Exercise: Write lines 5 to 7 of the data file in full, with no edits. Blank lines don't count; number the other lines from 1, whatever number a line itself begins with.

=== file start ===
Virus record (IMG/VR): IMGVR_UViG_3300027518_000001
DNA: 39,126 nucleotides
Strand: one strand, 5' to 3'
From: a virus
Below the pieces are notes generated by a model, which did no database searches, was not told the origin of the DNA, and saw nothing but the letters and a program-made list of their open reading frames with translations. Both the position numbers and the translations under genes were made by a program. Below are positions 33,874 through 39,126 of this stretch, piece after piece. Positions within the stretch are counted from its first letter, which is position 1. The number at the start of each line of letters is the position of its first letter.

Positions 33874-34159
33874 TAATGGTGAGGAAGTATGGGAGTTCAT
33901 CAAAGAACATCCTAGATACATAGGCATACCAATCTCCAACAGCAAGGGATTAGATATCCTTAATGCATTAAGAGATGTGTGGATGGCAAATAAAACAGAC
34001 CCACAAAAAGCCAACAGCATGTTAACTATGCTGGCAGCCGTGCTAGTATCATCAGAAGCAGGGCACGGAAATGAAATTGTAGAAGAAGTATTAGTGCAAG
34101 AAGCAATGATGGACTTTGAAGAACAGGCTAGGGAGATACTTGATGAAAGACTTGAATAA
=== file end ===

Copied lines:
Below the pieces are notes generated by a model, which did no database searches, was not told the origin of the DNA, and saw nothing but the letters and a program-made list of their open reading frames with translations. Both the position numbers and the translations under genes were made by a program. Below are positions 33,874 through 39,126 of this stretch, piece after piece. Positions within the stretch are counted from its first letter, which is position 1. The number at the start of each line of letters is the position of its first letter.

Positions 33874-34159
33874 TAATGGTGAGGAAGTATGGGAGTTCAT